What is ... logistics?

What is ... logistics?
What is ... logistics?
Part of a regular series of articles explaining the many different aspects of supply chain, that will build into a comprehensive ready-reference guide

Logistics is about moving goods faster, cheaper, and more efficiently. The term derives from the ancient Greek word ‘logistikē’, which means ‘the art of calculating’. During the Roman Empire, ‘logistica’ was used to refer to the organising of supplies and quarters for troops.

Our modern understanding of logistics emerged during World War II, when the Allied and Axis forces used it to manage their supply chains and transport operations. 

After the war, logistics became an important part of business and commerce, as companies realised the importance of efficiently managing their supply chains to remain competitive.

Logistics comprises a wide range of activities, from transportation and warehousing to inventory management and order fulfilment. 

The following comprise the main component parts of logistics:

Transportation  This is the process of moving goods from one location to another. It involves selecting the most efficient and cost-effective mode of transport, such as trucks, ships, planes, or trains.

Warehousing  The process of storing goods before they are transported to their final destination. Warehouses are used to store raw materials, finished goods, and products that are in transit. They also provide value-added services such as packaging, labelling, and assembly.

Inventory management  Inventory management involves managing the flow of goods and materials through the supply chain. This includes tracking inventory levels, forecasting demand, and ensuring that products are available when they are needed.

Order fulfilment  Involves the process of receiving and processing customer orders. This includes picking and packing products, shipping them to the customer, and providing customer service.

Procurement  The process of sourcing and purchasing raw materials, goods, and services. It involves selecting suppliers, negotiating contracts, and managing relationships with suppliers.

The evolution of logistics down the ages has been shaped by factors such as advances in technology, changes in consumer behaviour, and the growth of global trade. Here are some of the key factors to have shaped logistics:

Industrial Revolution  The Industrial Revolution of the 18th and 19th centuries marked a significant turning point in the evolution of logistics. The introduction of steam power and mechanised transportation systems such as railroads and steamships enabled goods to be transported faster and more efficiently than ever before.

Mass production  The mass production of goods in the early 20th century further accelerated the evolution of logistics.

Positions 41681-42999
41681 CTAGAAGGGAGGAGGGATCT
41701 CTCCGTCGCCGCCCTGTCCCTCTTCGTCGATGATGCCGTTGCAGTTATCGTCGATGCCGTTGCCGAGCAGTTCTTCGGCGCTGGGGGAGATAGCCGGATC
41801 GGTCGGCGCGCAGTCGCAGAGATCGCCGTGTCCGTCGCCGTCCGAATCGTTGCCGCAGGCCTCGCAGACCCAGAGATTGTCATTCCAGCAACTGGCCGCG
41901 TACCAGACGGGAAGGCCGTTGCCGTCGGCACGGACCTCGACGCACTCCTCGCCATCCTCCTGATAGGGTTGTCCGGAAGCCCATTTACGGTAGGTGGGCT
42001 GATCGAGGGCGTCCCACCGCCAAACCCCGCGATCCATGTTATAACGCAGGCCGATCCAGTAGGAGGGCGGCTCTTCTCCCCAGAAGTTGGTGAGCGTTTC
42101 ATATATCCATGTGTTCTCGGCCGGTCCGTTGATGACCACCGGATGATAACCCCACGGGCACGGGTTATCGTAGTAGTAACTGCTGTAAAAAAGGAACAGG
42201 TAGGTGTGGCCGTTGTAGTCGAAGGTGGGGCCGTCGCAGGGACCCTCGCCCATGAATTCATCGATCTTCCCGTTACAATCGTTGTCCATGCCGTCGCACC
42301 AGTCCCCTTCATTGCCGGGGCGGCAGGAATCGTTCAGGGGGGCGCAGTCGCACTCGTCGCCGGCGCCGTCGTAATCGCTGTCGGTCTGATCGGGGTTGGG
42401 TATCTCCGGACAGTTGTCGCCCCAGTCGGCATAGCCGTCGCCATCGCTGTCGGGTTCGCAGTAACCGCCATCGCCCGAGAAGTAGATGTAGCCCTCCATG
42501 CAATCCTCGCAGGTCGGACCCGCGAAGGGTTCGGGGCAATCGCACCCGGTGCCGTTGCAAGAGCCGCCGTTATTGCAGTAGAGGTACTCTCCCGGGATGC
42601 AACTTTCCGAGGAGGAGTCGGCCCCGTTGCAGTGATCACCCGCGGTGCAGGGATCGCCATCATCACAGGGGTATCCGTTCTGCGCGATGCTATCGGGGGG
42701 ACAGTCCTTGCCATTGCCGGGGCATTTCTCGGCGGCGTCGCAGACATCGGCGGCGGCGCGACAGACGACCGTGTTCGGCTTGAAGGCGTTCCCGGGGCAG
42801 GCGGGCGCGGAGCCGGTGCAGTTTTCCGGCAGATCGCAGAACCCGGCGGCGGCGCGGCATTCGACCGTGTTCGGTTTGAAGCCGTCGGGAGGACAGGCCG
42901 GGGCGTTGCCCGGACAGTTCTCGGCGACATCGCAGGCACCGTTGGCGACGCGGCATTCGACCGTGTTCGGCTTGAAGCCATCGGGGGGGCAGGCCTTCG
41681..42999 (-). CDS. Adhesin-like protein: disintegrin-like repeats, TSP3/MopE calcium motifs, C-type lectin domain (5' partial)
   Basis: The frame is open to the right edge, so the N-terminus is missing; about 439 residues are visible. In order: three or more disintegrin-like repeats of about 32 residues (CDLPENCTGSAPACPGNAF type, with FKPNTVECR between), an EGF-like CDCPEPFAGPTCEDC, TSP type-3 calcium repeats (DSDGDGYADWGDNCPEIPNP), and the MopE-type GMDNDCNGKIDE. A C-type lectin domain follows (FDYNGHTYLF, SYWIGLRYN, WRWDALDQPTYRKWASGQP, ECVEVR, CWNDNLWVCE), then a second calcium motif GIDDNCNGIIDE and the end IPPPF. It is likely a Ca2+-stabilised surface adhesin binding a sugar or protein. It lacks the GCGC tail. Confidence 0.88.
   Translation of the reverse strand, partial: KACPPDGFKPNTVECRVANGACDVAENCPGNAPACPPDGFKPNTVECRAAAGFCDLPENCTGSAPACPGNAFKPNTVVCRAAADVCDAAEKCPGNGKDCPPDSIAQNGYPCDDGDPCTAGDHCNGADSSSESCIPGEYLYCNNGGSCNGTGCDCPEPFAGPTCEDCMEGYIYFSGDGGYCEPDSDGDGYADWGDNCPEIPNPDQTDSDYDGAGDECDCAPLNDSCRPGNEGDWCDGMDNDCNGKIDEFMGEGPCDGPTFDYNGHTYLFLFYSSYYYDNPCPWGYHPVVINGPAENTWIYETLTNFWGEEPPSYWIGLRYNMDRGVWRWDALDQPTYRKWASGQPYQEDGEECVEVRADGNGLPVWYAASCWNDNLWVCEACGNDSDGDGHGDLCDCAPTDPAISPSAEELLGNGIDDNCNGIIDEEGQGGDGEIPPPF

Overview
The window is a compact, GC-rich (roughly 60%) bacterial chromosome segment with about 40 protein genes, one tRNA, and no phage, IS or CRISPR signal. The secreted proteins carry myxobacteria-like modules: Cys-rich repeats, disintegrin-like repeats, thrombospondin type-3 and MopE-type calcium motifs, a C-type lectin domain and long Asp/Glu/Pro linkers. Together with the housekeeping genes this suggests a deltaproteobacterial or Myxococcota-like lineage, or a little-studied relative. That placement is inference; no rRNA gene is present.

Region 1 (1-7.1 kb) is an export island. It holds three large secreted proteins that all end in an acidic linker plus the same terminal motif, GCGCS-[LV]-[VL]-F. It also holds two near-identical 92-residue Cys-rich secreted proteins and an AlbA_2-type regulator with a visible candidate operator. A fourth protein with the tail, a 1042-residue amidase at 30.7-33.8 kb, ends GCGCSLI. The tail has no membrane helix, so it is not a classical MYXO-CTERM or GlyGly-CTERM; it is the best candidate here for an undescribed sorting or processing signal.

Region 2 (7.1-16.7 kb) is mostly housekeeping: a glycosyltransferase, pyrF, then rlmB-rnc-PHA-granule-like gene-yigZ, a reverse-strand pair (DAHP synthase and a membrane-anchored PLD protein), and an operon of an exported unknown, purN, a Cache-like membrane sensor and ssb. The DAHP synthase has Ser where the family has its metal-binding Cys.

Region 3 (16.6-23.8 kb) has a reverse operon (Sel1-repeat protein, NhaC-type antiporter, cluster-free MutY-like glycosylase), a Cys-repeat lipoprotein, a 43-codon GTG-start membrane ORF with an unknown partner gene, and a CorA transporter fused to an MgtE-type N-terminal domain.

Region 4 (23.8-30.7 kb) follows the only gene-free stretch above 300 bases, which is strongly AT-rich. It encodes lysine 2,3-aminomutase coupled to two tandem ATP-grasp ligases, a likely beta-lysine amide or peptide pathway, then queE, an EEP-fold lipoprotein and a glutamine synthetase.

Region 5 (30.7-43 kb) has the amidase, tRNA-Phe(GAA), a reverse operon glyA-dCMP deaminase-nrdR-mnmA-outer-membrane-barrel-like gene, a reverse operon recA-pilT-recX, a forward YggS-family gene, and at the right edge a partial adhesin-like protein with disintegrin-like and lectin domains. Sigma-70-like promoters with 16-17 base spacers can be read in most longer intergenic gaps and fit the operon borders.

The need to move raw materials and finished goods quickly and efficiently led to the development of modern transportation systems, such as trucks and aeroplanes.

The shipping container  In 1956, a patent was granted to US logistics businessman, Malcolm McLean, for his ‘intermodal shipping container’. McLean’s invention would go on to revolutionise transport and international trade in the second half of the twentieth century. Containerisation led to massive savings on freight transport, by removing the need for multi-staged handling of individual cargo items, and cut inventory costs by shortening transit time. Containers also improved reliability and cargo security.
Today, there’s around 17 million shipping containers in use globally. The number of containers at sea at any one time is said to be roughly 5 million, while 200 million container trips are made every year.

Information technology  The advent of information technology in the latter half of the 20th century revolutionised the logistics industry. The use of computer systems for inventory management, transportation planning, and tracking enabled logistics providers to streamline their operations and improve efficiency.

Globalisation  The growth of global trade in recent decades has transformed the logistics industry. The need to move goods across borders and manage complex international supply chains has led to the development of specialised logistics services, such as freight forwarding and customs brokerage.

e-commerce  The rise of e-commerce has had a significant impact on the evolution of logistics. The need to fulfil orders quickly and efficiently has led to the development of new technologies, such as automated warehouses and drones, and the adoption of new delivery models, such as same-day and on-demand delivery.

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